What the heck were they thinking? That is exactly what was on the mind of a majority of Texas Rangers’ fans when they heard their hometown team traded reliable second baseman Ian Kinsler to the Detroit Tigers for slugger Prince Fielder, pending a physical.
There is no question this is a horrible acquisition for the Rangers who believe Fielder will be the answer to their recent postseason problems. In reality, Fielder’s horrible contract for a player that has very limited abilities at the plate and even less skills in the field will handcuff the organization for years to come.
I should probably note that I’m a Milwaukee Brewers fan and I have seen Fielder play in person countless times. I’m fully aware that his ability to hit the long ball makes him a huge asset for whichever team he suits up for.
With that being said, Fielder’s numbers are plummeting as he ages, which was a huge concern for many teams who pursued him in free agency two years ago. He posted a .279 batting average, 25 home runs, 106 RBI, 36 doubles, 117 strikeouts, a .457 OBP, .819 OPS and just 1.7 wins above replacement in 624 at-bats in 2013.
The statistic that stands out the most is clearly the 25 homers. Fielder’s biggest attribute is his ability to go yard at any moment. Obviously, Comerica Park is a pitcher’s park, which is one reason why his numbers dropped off. With that being said, the fact that his other statistics have taken a downward turn means that the ballpark he spent a majority of his games over the past two years shouldn’t play as big of a role as people want to believe. On the other hand, it’s true that The Ballpark in Arlington is an extreme hitter’s park, which means his home run totals should increase.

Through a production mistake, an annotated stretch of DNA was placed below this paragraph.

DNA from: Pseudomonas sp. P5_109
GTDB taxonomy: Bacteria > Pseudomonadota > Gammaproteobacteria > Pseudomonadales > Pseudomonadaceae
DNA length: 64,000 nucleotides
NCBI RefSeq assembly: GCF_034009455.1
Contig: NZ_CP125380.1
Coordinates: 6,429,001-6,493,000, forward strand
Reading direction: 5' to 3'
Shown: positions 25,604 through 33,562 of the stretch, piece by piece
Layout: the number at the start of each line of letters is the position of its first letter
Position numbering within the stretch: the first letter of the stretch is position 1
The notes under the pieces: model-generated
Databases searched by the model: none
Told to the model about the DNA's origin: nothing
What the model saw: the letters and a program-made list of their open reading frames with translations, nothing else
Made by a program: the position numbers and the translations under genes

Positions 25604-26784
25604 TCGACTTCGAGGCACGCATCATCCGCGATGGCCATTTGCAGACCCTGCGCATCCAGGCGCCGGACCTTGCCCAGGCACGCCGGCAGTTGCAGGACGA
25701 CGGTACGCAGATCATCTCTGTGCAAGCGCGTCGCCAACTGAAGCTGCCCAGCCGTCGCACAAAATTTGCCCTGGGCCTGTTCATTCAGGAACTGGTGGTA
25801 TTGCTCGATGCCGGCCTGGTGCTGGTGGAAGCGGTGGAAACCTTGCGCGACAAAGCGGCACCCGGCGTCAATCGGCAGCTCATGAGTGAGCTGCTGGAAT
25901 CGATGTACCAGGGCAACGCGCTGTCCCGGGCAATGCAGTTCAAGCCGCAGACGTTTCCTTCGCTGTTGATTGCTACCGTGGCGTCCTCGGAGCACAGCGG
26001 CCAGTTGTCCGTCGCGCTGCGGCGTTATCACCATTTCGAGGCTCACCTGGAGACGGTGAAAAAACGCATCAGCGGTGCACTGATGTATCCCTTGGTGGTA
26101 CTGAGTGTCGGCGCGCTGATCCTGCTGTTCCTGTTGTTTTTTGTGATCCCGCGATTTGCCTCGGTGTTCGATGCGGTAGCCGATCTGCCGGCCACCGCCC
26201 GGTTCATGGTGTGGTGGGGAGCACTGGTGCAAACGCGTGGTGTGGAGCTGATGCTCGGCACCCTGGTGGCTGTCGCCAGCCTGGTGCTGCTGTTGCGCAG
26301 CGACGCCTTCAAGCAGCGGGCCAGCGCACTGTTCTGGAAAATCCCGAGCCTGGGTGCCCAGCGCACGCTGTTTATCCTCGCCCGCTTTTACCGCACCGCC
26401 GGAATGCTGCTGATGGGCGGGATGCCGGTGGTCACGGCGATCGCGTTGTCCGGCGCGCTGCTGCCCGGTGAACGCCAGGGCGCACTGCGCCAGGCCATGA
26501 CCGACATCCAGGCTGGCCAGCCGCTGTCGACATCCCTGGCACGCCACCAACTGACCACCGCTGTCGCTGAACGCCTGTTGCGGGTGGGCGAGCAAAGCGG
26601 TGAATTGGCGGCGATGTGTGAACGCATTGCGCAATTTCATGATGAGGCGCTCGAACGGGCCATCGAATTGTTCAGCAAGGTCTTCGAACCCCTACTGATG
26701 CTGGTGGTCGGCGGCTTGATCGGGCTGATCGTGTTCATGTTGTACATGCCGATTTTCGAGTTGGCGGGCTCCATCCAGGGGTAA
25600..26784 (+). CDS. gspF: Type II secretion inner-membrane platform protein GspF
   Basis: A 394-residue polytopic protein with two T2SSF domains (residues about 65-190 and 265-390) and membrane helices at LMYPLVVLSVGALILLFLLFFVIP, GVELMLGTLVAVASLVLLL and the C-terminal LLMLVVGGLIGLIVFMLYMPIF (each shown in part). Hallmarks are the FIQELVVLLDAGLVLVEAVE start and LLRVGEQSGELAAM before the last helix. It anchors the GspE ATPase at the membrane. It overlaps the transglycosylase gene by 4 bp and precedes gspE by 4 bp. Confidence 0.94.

Another reason Texas will surely regret trading for Fielder is because his numbers in the postseason are horrific. It’s no secret that the Rangers believe that the 29-year-old’s bat will get them to the World Series. Unfortunately, that won’t be possible when he’s batting .194 with nonexistent power numbers.
To throw salt in the wound, Fielder’s attitude has gone downhill since he left Milwaukee. His rapport with reporters throughout the postseason was embarrassing for someone who carries as much weight as he does on the team. A player who makes $214 million should have the utmost respect for the media that covers him on a daily basis. After the Tigers were eliminated from the playoffs, Fielder acted as if his poor performance wasn’t a big deal. Unfortunately, the people of Detroit didn’t feel the same way.
As if the situation couldn’t get any worse, the Rangers lose Kinsler in the process. The 31-year-old may not be the most consistent player at the plate in the big leagues, but he brings power to a position that rarely sees it in the majors. Not to mention, he is a tremendous defensive infielder.
If Fielder can’t fight the heat and hit 30-plus homers and 100-plus RBI per season over the next several years then this will go down as a head scratcher for many in Arlington.